EDMUN CLARK: WAR OF TERROR Exhibiton Review

EDMUN CLARK: WAR OF TERROR Exhibiton Review

War On Terror

Edmund Clark

Imperial War Museum

28 June 2016- 28 August 2017

Free Entry

 

Edmund Clark is an artist-photographer displays the research over the measures adopted by government in counter terrorism programs to investigate their ethics and question the stereotype of terrorist suspects. The exhibition will remain at the War Museum until august the 28th of 2017 and is free entry.

The exhibition is a process of discovery of the implications of the US and UK Global war on terror from 1998 until nowadays. The show opens with the artwork “Orange Screen: War of Images” (2016). Animated by Magali Charrier, the screen represents the common ground to the overall exhibition since it distances famous terrorist attacks from familiar images and intended ideologies. Moreover, he plays on the colour orange that the public will soon associate not only with prisoners but also with victims.

The second room is in fact a recollection of mixed documents and photography, revealing the US organized secret deals for the deportation of suspected people in CIA’s detention centres around the world. The exclusive photographs of these horrific places depict details such as chains and collars bring to light the lifestyle of the suspects. Clark also evaluates the role of pilots flying people to these places: they are conscious of doing illegal deportations but they still obey orders…thus reinforcing Anna Arendt argument back to the processes of Nazi’s executives.  Once we are about to change prospective, Clark mixes interviews, official documents and images to engage with the immorality of the bureaucratic dehumanization of such people. The illegality of such processes of investigation are brought back home, in UK, where 52 suspects were relegated  to their houses. Only the victims, that are the suspects, experience their home as prison in an age of Global War on Terror.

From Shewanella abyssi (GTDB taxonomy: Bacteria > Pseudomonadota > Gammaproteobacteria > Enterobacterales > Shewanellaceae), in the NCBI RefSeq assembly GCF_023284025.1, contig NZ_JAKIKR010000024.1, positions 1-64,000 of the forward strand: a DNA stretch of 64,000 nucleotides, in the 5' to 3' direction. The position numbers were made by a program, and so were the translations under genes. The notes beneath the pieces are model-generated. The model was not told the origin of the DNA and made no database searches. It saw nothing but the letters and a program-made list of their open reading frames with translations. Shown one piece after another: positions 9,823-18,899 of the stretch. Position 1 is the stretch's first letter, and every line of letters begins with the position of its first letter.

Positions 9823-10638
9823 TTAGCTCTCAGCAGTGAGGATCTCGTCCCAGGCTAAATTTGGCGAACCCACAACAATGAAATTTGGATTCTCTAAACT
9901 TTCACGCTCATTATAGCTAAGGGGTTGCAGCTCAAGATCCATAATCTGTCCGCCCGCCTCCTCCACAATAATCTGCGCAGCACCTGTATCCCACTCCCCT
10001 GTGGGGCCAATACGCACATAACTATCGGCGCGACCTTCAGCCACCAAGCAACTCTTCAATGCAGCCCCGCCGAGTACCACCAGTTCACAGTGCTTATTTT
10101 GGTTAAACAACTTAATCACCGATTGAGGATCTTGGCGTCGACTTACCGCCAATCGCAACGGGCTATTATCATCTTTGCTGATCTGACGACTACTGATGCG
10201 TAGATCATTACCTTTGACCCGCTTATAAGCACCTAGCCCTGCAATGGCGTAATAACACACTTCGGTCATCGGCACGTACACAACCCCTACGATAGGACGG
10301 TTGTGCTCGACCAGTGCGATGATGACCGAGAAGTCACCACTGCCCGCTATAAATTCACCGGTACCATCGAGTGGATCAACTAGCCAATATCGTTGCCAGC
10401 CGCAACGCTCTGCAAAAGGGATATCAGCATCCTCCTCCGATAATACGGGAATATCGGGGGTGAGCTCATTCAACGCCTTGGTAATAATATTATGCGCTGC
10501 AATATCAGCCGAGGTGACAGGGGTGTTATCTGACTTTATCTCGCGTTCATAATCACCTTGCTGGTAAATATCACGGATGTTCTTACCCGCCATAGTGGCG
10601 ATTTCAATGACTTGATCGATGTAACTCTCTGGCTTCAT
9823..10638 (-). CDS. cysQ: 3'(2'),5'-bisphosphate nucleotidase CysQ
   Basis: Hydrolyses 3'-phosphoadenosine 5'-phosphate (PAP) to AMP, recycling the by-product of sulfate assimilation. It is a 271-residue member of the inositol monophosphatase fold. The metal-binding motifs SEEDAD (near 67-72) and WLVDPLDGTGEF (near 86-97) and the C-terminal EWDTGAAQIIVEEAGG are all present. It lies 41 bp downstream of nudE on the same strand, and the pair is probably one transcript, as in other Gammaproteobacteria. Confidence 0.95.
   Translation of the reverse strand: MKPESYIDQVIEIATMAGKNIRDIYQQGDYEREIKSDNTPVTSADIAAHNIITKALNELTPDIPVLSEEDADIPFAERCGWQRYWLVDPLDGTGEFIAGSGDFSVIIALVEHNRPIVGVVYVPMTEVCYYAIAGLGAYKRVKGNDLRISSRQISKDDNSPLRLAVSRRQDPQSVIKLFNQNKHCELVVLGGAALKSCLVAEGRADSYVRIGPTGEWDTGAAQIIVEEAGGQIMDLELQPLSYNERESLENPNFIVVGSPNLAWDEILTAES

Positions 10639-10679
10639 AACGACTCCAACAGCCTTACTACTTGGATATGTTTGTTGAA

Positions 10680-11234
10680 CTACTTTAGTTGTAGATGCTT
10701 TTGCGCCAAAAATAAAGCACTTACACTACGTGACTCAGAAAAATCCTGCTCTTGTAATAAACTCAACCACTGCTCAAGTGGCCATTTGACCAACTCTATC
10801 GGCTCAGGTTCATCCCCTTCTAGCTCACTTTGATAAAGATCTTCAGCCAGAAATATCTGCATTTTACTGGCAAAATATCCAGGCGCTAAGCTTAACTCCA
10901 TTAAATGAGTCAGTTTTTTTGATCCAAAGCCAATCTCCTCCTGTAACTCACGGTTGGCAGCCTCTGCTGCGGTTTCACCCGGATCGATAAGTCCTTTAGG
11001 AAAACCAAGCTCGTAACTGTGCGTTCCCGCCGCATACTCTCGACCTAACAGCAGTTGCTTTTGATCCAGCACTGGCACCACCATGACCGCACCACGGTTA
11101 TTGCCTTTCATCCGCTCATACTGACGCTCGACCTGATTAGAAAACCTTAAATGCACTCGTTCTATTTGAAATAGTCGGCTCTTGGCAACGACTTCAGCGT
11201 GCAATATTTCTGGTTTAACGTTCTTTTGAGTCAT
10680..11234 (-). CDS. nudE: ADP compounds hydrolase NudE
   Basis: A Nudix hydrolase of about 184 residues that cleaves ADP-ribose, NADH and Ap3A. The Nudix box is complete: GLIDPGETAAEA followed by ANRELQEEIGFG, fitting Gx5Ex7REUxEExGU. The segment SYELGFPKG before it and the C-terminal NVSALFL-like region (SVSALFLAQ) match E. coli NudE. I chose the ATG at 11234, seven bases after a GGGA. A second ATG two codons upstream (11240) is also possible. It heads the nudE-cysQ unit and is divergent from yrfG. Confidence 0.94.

With the mouldering of shocking top-secret document and personal, human data Edmund Clark is capable of constructing a strong demonstration that does not only engage our perception of the world but overturns it.

References

Arendt, H. (1963). Eichmann in Jerusalem. 1st ed. New York: Viking Press.

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